While the nation has been storming and heckling and angst-ing over health insurance reform, there has been a productive conversation and quiet, steady progress toward reforming the federal student aid system.
The direction of reform takes is consistent with the recommendations made by the College Board’s Rethinking Student Aid task force, of which I am a member. My work with Judy Scott-Clayton (newly minted Harvard PhD, now an assistant professor at Columbia) has also influenced the conversation.
Developments that make this policy wonk’s heart twitter with happiness:
- The IRS has agreed to pass tax data of aid applicants to the Department of Education (ED), thereby allowing for the automatic pre-filling of the dreaded Free Application for Student Aid (FAFSA) with tax return data already collected by the feds. Getting IRS to play nice with ED was a major barrier to student aid reform. Kudos to all who nudged, cajoled and threatened the federal bureaucracy into cooperating with itself!
- House and Senate committees are working on bills that remove from the aid formula (almost!) all data items that don’t already reside in the IRS data files. Should they (as I recommend) get rid of all the non-tax data items, this allows for an application-free aid system. Anything short of that and we are stuck with an application, albeit a shortened one.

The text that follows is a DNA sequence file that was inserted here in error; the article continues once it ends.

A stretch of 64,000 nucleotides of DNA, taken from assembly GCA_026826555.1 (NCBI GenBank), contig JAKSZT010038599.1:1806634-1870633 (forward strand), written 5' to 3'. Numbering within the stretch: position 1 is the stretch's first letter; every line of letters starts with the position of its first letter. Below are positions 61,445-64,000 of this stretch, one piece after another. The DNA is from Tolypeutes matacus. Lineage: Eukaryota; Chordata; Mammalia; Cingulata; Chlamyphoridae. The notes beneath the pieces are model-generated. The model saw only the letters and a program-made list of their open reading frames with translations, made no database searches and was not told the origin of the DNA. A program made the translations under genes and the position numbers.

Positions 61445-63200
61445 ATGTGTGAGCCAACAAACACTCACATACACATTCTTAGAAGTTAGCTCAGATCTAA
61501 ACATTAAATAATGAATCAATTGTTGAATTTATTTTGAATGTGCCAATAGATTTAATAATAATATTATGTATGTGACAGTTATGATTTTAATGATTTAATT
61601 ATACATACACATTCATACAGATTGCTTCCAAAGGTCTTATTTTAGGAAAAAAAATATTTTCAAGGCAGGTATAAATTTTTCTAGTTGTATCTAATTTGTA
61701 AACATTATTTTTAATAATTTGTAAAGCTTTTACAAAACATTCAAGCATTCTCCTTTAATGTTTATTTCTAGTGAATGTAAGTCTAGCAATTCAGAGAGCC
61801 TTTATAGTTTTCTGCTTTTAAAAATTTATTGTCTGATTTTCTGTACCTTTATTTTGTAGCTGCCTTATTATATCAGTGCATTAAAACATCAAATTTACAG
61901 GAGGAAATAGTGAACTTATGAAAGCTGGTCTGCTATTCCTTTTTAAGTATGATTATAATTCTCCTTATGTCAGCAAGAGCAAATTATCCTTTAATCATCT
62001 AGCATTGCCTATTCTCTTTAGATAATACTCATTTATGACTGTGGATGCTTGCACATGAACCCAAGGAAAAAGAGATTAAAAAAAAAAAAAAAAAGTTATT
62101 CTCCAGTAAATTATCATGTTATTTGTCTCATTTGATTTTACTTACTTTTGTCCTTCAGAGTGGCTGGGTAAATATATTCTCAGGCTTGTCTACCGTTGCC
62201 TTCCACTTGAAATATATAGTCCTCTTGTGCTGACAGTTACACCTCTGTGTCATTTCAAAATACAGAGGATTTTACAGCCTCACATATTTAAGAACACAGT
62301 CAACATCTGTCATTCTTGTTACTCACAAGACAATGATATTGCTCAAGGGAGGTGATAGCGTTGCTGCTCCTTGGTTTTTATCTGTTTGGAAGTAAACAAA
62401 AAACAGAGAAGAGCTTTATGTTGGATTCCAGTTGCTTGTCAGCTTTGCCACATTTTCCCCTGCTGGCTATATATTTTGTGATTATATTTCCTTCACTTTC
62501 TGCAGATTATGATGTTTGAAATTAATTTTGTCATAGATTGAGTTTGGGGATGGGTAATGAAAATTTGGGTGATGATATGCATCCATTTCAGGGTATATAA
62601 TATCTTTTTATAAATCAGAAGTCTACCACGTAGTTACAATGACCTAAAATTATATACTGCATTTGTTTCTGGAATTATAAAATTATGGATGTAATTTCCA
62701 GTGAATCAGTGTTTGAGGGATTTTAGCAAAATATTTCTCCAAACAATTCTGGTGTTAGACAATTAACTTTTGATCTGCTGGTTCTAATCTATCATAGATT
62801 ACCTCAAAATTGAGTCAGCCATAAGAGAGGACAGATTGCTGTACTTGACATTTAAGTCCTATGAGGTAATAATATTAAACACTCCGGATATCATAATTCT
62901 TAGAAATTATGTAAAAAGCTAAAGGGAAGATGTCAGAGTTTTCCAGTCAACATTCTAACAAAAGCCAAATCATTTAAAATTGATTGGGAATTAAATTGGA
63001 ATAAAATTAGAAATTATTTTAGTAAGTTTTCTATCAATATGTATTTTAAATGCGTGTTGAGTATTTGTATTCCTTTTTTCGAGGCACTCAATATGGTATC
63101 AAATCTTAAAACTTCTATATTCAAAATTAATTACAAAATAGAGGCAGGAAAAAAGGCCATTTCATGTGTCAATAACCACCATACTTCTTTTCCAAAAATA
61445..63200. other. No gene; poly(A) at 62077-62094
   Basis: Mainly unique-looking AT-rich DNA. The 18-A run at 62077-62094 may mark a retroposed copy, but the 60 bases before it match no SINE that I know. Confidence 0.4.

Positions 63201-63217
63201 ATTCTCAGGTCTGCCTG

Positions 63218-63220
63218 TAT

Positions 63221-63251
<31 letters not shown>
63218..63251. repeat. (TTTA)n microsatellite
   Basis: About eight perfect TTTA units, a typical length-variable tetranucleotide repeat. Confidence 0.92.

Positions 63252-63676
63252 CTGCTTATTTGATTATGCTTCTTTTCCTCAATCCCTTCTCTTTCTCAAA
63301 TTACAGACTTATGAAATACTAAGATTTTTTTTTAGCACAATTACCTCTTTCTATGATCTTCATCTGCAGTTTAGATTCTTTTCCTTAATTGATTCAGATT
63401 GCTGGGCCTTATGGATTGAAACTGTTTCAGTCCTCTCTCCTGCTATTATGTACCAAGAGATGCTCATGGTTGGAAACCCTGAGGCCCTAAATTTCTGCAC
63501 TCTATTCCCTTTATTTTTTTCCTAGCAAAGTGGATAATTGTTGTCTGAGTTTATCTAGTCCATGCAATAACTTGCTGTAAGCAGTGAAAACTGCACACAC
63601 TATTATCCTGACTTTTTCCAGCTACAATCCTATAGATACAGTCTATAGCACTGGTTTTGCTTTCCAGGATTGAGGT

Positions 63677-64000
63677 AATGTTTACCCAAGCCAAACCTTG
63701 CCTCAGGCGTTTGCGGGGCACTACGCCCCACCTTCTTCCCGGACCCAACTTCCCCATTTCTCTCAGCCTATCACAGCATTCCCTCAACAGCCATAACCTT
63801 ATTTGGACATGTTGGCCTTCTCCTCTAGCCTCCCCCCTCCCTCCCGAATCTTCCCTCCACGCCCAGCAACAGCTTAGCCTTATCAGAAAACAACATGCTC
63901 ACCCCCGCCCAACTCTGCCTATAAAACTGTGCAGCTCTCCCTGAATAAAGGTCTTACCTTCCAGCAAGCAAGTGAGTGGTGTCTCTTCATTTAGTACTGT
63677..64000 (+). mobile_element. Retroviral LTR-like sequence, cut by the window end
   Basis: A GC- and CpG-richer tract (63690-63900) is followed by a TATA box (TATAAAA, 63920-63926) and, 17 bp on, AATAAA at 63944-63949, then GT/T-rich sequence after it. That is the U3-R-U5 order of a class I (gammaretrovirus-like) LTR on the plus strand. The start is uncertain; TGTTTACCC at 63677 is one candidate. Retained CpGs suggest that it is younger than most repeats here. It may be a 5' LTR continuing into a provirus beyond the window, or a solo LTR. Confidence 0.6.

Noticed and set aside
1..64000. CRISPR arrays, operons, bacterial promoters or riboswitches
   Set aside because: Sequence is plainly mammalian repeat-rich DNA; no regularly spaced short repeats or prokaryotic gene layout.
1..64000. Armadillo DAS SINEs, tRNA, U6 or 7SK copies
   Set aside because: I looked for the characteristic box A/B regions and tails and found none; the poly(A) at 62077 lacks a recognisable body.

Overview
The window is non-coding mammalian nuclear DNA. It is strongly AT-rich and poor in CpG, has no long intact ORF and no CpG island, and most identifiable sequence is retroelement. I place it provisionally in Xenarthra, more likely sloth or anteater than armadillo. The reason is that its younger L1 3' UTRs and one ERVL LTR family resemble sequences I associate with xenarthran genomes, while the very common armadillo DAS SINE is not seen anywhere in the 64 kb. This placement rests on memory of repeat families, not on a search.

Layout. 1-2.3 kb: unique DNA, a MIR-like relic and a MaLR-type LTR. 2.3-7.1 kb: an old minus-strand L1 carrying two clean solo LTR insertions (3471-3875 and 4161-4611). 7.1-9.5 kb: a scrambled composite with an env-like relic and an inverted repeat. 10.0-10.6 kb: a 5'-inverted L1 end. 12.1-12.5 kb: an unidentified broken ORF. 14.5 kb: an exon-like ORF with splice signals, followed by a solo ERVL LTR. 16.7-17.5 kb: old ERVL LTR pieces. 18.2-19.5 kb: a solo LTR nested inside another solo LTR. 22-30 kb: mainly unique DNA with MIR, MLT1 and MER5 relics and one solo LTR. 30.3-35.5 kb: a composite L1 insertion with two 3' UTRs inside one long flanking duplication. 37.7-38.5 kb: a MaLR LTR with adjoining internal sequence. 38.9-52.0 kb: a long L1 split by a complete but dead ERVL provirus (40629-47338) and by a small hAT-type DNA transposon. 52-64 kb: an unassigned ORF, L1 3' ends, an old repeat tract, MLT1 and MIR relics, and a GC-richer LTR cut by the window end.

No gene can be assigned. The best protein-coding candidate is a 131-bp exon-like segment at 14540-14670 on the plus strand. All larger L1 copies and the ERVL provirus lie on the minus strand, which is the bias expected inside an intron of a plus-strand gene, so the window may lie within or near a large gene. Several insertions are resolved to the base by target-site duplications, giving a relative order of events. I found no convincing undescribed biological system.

- ED has substantially improved the interface and skip logic of the Web FAFSA. This makes life simpler for those students who fill out the form online. The paper FAFSA is still pretty horrifying, however, and that is the form that matters for those who do not have access to broadband at home (hint: poor people).
- This week, Joe Biden chaired a White House Middle Class Task Force meeting at Syracuse University on barriers to college entry and completion. The Task Force also released a report that describes the Obama administration’s goals for restructuring student aid, while the Council of Economic Advisers and National Economic Council released a report on the same topic.
So exciting to see our research and analysis shaping the path of policy in DC. Simplification has been a topic in which conservatives and liberals have found common ground. Knock on wood that this cooperation continues.